Tyson Foods followed Pilgrim’s Pride in agreeing to settle a class-action price collusion lawsuit in the courts for the past four years. Tyson Foods said it reached an “agreement in principle” to settle the civil suit, but the company provided no details about how much that will cost.
“Tyson believes the resolution is in the best interests of the company and its shareholders, and the settlement does not constitute an admission of liability,” company spokesman Gary Mickelson told Talk Business & Politics on Tuesday (Jan. 12).
The Tyson settlement is subject to court approval and a joint notice of settlement was filed by the direct purchaser plaintiffs Monday as a first step in the court approval process, Mickelson said. The settlement comes a day after Pilgrim’s Pride announced a $75 million settlement in the class-action litigated in the U.S. District Court for the Northern District of Illinois.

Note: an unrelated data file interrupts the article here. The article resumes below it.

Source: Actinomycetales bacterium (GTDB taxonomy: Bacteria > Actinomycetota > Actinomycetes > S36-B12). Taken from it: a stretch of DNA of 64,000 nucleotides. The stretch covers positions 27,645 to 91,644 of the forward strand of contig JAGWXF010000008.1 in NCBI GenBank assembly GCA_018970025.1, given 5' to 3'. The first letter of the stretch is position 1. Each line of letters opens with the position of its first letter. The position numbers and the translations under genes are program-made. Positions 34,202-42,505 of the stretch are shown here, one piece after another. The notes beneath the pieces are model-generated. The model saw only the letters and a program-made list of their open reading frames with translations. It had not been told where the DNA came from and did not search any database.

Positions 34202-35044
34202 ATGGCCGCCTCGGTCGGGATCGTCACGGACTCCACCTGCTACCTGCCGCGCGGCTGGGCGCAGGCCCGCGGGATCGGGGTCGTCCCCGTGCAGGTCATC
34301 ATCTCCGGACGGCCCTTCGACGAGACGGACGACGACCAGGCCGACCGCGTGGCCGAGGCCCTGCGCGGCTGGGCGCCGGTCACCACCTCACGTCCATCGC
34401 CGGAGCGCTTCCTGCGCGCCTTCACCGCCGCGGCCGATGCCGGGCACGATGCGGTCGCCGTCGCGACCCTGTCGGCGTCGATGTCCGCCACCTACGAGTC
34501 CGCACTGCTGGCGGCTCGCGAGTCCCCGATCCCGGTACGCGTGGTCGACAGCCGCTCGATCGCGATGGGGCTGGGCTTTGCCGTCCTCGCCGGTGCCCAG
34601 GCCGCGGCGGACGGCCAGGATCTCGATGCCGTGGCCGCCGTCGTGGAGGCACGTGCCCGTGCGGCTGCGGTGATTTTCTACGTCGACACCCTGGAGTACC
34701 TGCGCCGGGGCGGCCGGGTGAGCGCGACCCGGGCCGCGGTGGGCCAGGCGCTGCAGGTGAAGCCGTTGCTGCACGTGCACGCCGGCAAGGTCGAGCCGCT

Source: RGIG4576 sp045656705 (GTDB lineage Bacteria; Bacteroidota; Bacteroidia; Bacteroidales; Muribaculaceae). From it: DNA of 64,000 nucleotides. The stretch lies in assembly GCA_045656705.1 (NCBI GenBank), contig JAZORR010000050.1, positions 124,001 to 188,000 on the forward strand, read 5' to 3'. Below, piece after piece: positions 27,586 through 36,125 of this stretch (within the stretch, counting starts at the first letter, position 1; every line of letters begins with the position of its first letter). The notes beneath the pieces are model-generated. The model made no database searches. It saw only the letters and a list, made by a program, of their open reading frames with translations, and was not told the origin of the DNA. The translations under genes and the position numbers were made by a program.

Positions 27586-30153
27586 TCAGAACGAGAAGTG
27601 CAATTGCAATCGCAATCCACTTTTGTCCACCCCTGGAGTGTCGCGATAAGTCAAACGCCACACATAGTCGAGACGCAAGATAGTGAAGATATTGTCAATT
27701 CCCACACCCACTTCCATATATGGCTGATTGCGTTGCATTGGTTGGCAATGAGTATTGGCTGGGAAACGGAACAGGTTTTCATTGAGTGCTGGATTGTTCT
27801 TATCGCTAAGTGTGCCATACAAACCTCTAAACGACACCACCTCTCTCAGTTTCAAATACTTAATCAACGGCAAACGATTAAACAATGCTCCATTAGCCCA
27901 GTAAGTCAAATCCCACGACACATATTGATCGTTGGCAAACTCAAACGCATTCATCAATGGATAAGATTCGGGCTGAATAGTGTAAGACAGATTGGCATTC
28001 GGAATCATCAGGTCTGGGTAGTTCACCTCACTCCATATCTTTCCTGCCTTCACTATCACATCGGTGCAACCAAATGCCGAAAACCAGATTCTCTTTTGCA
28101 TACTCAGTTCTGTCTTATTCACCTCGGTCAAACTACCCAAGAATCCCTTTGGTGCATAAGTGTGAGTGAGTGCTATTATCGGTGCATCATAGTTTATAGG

Tyson Foods is in the 60-day quiet period ahead of its fiscal 2021 first-quarter earnings report in mid-February. At that time, Tyson may provide details of the settlement cost and the impact on earnings.
Timothy Mulreinin, a former Tyson Foods director of sales, was one of 10 poultry executives indicted on federal antitrust charges in October. Tyson received leniency accommodations from the Department of Justice who said the company proactively self-reported details pertinent to the investigation.
Shares of Tyson Foods (NYSE: TSN) closed Tuesday trading at $64.01, down 76 cents. Tyson shares have traded from $42.57 to $93.68 in the past 52 weeks. Over the past year, the share value has dropped 30%.